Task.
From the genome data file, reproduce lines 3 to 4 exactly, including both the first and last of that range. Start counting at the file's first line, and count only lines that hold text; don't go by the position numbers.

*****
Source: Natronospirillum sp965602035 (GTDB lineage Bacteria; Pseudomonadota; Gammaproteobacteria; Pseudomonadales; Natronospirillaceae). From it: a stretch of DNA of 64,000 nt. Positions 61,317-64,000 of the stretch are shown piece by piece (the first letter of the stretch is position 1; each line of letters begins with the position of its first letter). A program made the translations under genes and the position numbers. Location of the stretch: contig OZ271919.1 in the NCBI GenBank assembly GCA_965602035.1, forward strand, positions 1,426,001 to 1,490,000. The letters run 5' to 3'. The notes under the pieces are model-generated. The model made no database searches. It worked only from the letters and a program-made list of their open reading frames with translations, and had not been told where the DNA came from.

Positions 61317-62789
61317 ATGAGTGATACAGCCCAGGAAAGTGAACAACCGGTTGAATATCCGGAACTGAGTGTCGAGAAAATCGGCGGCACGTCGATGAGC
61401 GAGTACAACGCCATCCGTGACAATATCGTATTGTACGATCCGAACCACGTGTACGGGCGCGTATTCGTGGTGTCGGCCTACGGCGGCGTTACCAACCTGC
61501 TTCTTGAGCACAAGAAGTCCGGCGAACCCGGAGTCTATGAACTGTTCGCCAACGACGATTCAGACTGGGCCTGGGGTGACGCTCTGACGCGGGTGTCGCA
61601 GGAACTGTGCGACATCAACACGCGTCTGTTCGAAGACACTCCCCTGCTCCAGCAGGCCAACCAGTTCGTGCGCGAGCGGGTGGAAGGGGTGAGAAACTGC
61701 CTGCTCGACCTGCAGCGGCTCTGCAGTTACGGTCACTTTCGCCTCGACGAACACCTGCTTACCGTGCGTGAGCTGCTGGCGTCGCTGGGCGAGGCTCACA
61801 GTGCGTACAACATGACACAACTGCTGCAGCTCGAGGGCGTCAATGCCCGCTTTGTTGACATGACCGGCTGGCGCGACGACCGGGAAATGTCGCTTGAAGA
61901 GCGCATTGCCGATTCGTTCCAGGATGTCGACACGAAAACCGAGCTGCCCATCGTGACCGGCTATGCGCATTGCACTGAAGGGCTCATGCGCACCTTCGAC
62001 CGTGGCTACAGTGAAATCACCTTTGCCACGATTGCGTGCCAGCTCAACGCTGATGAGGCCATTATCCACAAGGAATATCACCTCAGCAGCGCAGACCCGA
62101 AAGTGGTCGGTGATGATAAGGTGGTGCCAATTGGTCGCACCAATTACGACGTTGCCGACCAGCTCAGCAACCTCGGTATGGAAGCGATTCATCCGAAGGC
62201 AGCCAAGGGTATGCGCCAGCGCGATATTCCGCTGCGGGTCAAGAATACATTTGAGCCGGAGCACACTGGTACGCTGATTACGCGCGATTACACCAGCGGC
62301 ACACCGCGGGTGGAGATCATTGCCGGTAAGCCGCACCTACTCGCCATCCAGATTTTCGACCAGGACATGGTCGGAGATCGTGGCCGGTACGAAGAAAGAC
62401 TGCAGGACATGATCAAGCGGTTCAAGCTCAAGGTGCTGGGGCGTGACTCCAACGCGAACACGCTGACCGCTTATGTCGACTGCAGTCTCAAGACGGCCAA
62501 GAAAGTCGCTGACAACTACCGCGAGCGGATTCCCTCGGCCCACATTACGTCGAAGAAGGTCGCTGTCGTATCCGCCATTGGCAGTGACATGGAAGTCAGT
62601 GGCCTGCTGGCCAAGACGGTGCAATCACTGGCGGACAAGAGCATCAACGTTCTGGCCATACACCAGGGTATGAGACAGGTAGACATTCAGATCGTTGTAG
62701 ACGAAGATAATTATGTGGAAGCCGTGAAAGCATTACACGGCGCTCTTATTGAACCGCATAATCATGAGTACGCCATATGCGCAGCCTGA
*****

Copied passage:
61317 ATGAGTGATACAGCCCAGGAAAGTGAACAACCGGTTGAATATCCGGAACTGAGTGTCGAGAAAATCGGCGGCACGTCGATGAGC
61401 GAGTACAACGCCATCCGTGACAATATCGTATTGTACGATCCGAACCACGTGTACGGGCGCGTATTCGTGGTGTCGGCCTACGGCGGCGTTACCAACCTGC